The supply chain is obviously not without repercussions, and it is not enough to protest and ask for referrals.


The difficulties faced by small farmers are reflected in the concerns raised globally about the EUDR. More than 55 countries will be affected by the EUDR, with an estimated $110 billion in trade at risk. Countries with high numbers of small farmers, such as Honduras, are lobbying the EU for more time or guidance to comply. So are companies in consumer countries in Europe. The logical consequence is that producing countries are exploring alternative markets outside the EU. Obvious, isn’t it? Who wouldn’t.


Europe is a very interesting marketplace so I don’t mean to imply that coffee will disappear but you certainly don’t have to be a super expert in macro economics to expect the most logical consequence: ever higher prices.


To support this thesis, read this article of World Coffee Portal on coffee consumption trends in China. In my opinion this passage is quite significant: « However, while coffee consumption in the US and Europe is growing around 4% annually, the 2023 China Urban Development Report published by CBN Data and Metuin shows China’s total consumption grew 57% between 2019 and 2023. »


Demand is growing everywhere, and if the Chinese start consuming coffee at the same rate as Europeans, I believe producers will not struggle to find new customers.


While environmentalists stress the urgency of curbing deforestation, European regulators are trying to balance these concerns with the economic impact on farmers and small businesses. The EU has set aside a $76 million fund to support small producers in complying with regulations, but in the end, the law is the law.


What lessons can we take home from this analysis? And what should we stick to from the future?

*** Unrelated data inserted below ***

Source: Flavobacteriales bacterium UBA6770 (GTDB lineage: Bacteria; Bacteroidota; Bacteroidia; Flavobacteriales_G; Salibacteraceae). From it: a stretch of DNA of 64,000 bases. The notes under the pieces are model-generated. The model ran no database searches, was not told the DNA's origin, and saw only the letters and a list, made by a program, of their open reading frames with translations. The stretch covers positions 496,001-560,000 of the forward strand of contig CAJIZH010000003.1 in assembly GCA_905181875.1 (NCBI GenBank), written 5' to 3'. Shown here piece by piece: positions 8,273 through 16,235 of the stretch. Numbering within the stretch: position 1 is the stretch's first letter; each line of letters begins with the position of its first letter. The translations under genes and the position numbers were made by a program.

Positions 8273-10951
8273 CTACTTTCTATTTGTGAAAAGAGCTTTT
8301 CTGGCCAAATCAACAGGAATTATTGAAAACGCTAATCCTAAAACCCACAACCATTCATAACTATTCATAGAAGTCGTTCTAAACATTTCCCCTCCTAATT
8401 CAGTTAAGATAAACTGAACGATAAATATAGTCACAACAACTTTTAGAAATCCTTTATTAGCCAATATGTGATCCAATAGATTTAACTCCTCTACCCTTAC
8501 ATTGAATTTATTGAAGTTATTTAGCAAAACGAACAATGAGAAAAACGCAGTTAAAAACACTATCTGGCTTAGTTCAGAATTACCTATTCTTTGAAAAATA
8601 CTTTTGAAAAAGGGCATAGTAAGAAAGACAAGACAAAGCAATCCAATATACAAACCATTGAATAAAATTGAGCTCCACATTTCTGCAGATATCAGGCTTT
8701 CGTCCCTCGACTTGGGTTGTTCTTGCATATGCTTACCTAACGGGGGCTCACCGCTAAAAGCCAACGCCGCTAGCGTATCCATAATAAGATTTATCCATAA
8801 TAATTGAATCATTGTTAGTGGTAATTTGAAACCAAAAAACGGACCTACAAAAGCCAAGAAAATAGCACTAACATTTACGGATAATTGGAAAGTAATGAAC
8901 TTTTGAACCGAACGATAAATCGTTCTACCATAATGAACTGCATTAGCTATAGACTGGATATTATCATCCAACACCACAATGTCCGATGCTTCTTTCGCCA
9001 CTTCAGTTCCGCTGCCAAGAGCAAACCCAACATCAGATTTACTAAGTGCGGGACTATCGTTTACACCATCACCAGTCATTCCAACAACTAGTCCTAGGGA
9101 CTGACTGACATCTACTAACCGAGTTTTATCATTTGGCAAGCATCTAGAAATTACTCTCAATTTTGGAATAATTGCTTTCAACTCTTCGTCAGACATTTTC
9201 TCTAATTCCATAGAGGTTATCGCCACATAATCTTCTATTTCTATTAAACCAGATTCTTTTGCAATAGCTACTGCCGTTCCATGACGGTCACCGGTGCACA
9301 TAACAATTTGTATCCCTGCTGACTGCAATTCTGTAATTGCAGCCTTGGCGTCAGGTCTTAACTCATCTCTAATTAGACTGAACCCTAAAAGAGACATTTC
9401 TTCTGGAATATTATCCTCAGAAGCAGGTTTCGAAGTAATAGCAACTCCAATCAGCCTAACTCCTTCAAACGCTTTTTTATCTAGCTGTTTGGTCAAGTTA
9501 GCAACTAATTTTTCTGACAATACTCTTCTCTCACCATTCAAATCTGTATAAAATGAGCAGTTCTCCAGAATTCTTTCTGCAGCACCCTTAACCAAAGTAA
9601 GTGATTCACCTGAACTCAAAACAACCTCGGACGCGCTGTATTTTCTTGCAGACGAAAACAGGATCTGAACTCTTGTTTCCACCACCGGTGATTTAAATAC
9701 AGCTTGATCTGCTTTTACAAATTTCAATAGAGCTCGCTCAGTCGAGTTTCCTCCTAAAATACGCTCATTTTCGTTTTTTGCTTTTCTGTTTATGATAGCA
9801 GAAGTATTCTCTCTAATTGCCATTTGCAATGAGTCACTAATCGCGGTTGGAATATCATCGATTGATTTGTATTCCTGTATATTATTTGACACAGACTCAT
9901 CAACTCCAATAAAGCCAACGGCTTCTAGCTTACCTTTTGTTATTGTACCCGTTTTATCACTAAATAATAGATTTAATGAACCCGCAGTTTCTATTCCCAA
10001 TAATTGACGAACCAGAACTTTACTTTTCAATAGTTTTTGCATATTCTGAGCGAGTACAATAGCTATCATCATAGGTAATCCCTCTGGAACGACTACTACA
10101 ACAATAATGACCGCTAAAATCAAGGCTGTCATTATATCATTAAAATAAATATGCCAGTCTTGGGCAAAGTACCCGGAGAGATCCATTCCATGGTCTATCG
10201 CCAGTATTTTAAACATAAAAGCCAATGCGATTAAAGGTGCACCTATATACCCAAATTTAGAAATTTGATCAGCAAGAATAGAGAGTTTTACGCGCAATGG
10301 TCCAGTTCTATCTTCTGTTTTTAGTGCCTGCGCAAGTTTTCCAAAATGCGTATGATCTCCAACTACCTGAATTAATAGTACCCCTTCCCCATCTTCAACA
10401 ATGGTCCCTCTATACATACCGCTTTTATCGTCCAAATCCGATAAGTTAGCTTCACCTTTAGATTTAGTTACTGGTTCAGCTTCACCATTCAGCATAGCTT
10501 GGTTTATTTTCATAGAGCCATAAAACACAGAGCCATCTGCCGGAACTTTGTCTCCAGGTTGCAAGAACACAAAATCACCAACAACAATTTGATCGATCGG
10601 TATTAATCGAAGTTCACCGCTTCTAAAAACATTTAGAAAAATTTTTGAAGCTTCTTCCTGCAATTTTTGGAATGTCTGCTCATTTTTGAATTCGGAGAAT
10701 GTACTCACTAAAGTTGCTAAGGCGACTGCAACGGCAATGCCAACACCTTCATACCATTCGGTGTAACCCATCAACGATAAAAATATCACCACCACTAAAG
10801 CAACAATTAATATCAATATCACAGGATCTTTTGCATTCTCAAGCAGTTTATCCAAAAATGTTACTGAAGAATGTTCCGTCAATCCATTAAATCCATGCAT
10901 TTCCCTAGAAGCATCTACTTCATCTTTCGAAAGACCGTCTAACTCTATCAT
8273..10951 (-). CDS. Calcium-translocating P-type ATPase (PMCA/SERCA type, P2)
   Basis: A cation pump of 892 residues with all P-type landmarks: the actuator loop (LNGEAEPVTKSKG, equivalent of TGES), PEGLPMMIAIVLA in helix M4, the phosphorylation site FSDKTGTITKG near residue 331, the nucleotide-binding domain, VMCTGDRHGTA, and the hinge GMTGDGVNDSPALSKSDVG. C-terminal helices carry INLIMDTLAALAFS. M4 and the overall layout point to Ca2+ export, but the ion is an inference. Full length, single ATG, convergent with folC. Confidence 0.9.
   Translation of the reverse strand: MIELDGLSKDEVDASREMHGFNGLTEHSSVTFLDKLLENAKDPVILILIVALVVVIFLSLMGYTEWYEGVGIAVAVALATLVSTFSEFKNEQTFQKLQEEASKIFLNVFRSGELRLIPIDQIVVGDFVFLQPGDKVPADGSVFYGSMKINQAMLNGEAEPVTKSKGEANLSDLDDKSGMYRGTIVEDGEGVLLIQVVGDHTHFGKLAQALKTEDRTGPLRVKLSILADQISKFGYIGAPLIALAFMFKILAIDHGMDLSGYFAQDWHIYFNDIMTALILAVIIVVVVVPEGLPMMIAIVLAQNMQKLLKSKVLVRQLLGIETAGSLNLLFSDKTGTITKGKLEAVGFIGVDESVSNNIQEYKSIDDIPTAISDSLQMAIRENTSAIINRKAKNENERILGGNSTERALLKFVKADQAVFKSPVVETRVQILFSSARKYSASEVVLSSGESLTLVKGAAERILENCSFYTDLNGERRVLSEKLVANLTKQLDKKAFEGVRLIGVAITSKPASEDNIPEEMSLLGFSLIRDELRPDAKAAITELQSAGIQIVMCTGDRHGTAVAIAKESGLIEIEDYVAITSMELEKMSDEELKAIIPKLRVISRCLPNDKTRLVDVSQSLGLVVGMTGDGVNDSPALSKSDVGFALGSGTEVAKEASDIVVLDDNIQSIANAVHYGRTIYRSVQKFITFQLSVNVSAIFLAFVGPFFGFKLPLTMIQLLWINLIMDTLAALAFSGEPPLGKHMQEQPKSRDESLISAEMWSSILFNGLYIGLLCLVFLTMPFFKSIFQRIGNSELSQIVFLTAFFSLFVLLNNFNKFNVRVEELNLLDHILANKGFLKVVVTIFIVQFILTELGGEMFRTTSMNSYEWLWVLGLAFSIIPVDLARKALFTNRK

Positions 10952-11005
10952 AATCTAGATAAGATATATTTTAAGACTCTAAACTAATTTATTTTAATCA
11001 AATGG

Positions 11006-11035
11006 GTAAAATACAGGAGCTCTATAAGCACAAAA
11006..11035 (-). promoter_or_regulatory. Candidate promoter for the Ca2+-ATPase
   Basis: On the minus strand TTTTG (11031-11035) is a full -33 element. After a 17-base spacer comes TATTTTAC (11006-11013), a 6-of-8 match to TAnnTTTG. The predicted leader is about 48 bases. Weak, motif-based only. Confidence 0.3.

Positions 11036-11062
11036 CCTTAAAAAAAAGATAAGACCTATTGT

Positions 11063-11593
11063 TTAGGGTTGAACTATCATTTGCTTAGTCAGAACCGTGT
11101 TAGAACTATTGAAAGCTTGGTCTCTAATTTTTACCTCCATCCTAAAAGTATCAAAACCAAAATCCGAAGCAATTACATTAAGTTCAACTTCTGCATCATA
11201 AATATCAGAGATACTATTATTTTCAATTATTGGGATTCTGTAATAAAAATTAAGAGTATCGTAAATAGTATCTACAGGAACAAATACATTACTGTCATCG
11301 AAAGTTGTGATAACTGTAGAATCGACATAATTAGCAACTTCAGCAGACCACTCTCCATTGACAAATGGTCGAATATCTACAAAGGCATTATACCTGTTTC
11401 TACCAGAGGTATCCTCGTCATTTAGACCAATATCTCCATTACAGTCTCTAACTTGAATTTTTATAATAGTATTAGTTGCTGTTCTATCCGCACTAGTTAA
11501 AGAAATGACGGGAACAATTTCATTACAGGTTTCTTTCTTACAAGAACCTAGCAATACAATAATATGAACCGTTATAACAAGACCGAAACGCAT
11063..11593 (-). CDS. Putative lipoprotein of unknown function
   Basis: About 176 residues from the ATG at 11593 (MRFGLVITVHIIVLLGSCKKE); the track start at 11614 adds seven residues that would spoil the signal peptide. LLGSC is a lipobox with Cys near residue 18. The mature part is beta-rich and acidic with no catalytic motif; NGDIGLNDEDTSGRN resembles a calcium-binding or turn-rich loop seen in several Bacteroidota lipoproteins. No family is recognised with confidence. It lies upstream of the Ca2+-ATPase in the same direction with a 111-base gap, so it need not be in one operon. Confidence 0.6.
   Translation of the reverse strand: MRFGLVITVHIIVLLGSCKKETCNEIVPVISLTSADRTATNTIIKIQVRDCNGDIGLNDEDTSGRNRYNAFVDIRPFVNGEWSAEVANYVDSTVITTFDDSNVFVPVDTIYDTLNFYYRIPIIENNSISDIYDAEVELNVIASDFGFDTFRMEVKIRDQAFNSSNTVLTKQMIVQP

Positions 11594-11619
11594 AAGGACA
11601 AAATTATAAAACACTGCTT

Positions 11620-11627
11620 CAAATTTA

As the EUDR continues to provoke debate and concern, important lessons and considerations for the future emerge. Although implementing green policies presents challenges and trade-offs, it is important to find ways to improve and move forward. Regulations are pushing countries and companies to rethink their supply chains and find ways to comply with new rules.


It is critical that the EU and international organizations work closely with producing countries to provide the support small farmers need. This could include training programs, technical and financial assistance to help producers navigate the complex requirements of the EUDR. Without these kinds of actions, the new regulations are likely to have unintended consequences and exacerbate existing inequalities in global trade.


bacche caffè
Coffee fruits on a plant | Photo credit: SANTIASIH’s Art


The EUDR is causing significant disruptions in global trade, particularly for farmers and producers in developing countries. While the regulations aim to address deforestation, they are also raising concerns about the economic impact and feasibility of compliance. As the world grapples with these challenges, it is clear that striking a balance between environmental protection and economic sustainability will be crucial to the future of global trade. Only through collaboration, targeted support and careful consideration of unintended consequences can we hope to achieve sustainability goals without leaving vulnerable communities behind.


The challenges are many, and standing passively is not a good strategy in my opinion. As entrepreneurs and coffee lovers, we have the power and responsibility to shape our future. The first step is to keep ourselves curious, alert and connected, but most importantly, never standing still. Opting for strategies that include ethics and accountability, sharing and transparency may seem ineffective but in fact, they are what will save us.